Thursday, June 19, 2008

North Korean desperation and defection on film

Often cast as villains in Hollywood and wayward kin in South Korean movies, North Koreans have now taken on the atypical, and arguably more realistic, role of desperate souls caught in an oppressive regime in the movie “The Crossing” and the TV documentary "On the Border."

"Most South Koreans are not oblivious, but indifferent, to what's happening right across the border," says Kay Seok, a researcher with the Asia Division of Human Rights Watch.

"For the last 10 years… the words 'North Korean defector' and 'refugee' were not really welcome or familiar to people in Korea," said Lee Hak-joon, producer of "On the Border."

Left-leaning South Korean presidents over the past 10 years had largely avoided any criticism of North Korea's human rights record fearing they may antagonizing their prickly neighbor and endanger a so-called "Sunshine Policy" of engagement. But a new conservative leader who became president earlier this year has called on his communist neighbor to clean up its act, which may make it easier for the feature film and documentary on defectors to find receptive audiences.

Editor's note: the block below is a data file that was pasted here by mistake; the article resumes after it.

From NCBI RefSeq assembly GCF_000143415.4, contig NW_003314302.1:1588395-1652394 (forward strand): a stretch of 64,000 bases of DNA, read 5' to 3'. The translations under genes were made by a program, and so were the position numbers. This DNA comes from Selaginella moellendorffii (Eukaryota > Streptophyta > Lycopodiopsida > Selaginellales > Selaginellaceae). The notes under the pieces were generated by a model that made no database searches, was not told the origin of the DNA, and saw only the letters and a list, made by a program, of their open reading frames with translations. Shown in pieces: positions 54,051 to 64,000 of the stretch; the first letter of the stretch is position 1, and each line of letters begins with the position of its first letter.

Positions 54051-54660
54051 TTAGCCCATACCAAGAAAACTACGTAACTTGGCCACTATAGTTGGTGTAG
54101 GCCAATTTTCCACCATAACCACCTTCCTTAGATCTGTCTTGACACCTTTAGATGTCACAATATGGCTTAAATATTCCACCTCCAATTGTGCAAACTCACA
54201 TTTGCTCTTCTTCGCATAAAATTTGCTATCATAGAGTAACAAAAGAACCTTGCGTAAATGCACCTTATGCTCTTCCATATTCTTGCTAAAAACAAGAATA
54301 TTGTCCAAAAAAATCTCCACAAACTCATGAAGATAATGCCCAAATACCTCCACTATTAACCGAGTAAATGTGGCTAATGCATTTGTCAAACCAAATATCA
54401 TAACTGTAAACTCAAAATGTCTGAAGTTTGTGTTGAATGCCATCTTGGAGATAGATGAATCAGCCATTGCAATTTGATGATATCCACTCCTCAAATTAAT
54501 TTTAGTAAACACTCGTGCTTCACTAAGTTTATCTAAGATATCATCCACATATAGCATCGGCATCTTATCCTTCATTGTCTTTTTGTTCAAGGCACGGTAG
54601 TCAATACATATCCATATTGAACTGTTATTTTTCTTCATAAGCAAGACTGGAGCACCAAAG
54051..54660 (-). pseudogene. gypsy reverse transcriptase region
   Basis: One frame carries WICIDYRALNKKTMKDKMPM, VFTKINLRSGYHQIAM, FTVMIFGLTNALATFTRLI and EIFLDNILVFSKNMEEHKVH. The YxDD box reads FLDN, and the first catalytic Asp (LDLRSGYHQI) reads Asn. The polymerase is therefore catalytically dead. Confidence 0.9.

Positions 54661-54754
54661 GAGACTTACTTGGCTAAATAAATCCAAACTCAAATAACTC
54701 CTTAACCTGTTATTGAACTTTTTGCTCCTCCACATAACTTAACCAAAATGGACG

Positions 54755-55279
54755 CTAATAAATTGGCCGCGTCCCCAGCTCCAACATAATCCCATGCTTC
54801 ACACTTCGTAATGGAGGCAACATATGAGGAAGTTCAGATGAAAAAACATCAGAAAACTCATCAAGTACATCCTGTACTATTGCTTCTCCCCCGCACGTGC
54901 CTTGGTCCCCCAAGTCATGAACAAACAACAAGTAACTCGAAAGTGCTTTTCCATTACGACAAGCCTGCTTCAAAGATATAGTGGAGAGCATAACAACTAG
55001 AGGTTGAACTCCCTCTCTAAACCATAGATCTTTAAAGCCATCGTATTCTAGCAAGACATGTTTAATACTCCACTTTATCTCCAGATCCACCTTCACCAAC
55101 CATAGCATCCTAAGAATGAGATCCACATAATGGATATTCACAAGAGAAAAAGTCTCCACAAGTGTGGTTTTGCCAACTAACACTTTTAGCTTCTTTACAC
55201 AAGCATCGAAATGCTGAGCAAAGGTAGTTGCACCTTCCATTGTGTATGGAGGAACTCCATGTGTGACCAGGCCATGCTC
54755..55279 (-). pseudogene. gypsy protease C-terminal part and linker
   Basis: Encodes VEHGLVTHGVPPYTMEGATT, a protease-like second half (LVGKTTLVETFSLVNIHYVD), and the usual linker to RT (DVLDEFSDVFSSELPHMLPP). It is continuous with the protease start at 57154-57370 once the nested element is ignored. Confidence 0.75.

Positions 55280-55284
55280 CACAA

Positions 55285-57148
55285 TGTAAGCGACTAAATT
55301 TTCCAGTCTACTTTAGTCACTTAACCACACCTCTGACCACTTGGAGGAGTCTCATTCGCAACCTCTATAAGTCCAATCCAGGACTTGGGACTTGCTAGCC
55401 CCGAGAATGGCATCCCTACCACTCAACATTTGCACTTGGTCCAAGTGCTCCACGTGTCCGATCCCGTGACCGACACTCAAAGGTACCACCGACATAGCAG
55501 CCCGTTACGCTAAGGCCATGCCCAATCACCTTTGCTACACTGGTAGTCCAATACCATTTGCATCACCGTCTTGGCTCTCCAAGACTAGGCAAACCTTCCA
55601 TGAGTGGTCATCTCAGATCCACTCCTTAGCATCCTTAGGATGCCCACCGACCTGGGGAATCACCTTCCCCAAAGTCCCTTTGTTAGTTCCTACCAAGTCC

"(They are) being released in a more conducive environment, because for previous governments, defectors have been an irritant to North-South relations," Peter Beck of the U.S. Committee for Human Rights in North Korea, told Reuters by phone.

[From Reuters article by Ben Weller]

No comments: